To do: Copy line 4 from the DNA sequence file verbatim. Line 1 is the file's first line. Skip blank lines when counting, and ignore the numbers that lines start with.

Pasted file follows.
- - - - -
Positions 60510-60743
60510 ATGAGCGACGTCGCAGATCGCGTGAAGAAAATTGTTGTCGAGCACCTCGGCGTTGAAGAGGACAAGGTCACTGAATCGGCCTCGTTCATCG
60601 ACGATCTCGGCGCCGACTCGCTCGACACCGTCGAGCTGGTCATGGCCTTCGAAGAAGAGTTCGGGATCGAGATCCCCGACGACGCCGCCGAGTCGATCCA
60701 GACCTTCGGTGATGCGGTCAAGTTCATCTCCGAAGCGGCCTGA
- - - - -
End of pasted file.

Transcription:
60701 GACCTTCGGTGATGCGGTCAAGTTCATCTCCGAAGCGGCCTGA